By Pavel Zlatin – 1851 Staff
“A Cure for Wellness,” a psychological thriller directed by Gore Verbinski, tells a story of a young and ambitious financial executive named Morris (Dane DeHaan). He was sent to retrieve his company’s CEO, Pembroke (Harry Groener) from a paradisal retreat in the picturesque Swiss Alps, in order to complete an upcoming merger and pin some shady business on him. Later, after failing to retrieve the CEO, who was perfectly content with the current state of events, Morris was trapped in a place that initially seemed to be a peaceful wellness center, full of tired and wealthy seniors. Morris later finds out it is a Eugenics laboratory. The audience is left bored as this was not an unexpected plot turn.
The trailer promised viewers a dark, deep, and gothic horror, but delivered a senseless mess. Verbinski is credited with movies like “The Ring,” one of the classic contemporary horror films, and the “Pirates of the Caribbean” franchise. However, Verbinski simply melted every single thought he had in one big cauldron.
Verbinski makes an attempt to talk about racism, Eugenics, and people’s obsession with supplements and technology. It could have worked out in three separate movies to make a better plot. This is one of the saddest cases in modern cinematography because Verbinski is indeed a talented director.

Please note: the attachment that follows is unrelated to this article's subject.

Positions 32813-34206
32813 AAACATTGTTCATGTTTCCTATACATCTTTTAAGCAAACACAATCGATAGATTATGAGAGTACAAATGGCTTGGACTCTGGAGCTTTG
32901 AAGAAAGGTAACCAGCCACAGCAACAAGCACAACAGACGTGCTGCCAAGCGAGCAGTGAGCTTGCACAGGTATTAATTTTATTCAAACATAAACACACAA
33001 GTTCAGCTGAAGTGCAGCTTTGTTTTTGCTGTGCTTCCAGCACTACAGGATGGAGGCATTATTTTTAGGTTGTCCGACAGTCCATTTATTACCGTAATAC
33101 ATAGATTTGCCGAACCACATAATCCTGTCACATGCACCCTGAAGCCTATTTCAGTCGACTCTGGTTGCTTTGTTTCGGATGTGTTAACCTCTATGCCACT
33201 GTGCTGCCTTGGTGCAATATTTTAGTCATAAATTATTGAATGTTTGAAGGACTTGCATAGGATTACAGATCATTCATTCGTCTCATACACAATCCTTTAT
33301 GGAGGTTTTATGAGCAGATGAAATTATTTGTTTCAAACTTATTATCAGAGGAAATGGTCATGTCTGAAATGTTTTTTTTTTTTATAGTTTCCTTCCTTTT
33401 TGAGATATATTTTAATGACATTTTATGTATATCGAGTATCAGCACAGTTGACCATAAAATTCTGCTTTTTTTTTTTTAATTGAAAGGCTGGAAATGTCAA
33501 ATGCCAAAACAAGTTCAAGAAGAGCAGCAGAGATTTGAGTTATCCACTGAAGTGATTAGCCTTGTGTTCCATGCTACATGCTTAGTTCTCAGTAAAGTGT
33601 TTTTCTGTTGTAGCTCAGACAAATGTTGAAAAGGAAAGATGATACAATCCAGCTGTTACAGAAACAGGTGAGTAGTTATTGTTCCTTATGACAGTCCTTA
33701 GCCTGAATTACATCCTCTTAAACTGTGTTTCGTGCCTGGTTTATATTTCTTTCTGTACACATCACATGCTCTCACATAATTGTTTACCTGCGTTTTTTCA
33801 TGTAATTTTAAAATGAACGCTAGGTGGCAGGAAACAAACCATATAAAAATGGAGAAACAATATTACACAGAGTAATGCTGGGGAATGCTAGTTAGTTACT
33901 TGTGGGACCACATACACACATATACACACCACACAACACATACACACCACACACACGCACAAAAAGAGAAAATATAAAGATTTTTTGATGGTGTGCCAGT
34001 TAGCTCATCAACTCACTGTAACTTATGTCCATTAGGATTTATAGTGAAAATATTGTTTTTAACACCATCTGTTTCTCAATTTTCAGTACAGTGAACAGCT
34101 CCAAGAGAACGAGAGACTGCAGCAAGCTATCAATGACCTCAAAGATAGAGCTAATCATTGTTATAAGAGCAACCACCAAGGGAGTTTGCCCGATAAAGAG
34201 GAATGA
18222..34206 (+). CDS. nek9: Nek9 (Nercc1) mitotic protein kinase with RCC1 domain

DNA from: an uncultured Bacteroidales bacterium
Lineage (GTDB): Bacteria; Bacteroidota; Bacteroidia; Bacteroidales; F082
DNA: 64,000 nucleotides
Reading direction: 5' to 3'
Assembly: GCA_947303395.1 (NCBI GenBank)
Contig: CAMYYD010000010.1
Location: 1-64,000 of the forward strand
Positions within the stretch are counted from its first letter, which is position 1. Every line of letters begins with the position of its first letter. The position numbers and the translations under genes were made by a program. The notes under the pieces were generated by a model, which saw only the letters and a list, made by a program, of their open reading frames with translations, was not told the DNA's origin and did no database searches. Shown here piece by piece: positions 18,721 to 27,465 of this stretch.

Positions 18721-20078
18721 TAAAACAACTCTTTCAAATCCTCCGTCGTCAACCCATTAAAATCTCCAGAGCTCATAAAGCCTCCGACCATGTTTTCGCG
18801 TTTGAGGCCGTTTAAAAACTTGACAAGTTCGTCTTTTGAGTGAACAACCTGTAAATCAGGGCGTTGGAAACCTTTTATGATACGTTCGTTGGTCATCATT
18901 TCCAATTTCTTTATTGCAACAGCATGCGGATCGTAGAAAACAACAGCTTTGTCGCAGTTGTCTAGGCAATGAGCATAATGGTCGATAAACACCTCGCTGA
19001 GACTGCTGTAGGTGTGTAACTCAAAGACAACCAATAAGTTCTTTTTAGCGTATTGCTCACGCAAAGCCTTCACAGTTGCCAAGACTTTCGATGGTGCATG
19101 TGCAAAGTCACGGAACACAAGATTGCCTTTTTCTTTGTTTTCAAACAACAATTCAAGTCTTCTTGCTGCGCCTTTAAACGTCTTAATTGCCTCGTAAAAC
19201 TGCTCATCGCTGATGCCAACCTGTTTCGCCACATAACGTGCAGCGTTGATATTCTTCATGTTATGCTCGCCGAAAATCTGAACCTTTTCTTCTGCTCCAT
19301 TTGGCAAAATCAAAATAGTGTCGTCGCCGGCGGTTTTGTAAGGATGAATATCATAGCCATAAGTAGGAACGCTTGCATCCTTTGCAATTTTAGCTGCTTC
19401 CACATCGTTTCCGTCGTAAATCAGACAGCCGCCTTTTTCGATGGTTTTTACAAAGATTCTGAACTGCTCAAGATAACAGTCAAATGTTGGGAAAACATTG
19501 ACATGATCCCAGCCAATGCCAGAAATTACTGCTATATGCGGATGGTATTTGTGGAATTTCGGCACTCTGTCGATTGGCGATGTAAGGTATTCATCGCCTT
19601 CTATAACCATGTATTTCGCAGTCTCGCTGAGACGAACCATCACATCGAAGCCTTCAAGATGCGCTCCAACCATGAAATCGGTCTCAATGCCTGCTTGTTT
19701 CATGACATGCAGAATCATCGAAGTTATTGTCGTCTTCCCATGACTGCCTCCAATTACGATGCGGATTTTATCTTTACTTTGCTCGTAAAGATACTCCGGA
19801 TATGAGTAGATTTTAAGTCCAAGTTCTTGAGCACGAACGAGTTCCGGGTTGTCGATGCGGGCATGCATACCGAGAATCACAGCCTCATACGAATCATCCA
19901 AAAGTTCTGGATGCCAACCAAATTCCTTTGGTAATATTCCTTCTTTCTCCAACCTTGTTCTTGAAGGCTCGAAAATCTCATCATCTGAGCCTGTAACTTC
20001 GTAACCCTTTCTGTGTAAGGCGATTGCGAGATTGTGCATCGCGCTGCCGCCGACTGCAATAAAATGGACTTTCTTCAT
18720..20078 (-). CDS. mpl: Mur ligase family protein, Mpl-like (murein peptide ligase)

The movie takes clichés to the extreme, and is terribly predictable. The character stereotypes are obvious, including a mentally unstable, and hardly legal-aged girl, seen barefoot and dressed in Disney-like dresses, and of course, a selfish financial executive having to care about some old CEO’s wellness.
The logic of the main character Morris makes no sense whatsoever. Not for a minute would I believe that he couldn’t tell that his leg was not actually broken, and that the retreat had an eerie vibe to it. Morris had numerous chances to escape, though he failed every single time. It’s impossible to feel sorry or sympathetic for him.
There were, however, positive moments. The scenery was simply stunning and it wouldn’t be fair to not give credit to the Swiss Alps, rather than to the film crew. The eeriness of the so-called retreat was shown perfectly. All in all, the place looked like a mid-20th century mental institution.
The film is a failed attempt to create a stylish and meaningful gothic thriller. It could have worked out if the movie was not filled with unnecessary plot turns, characters’ stupidity, and clichés.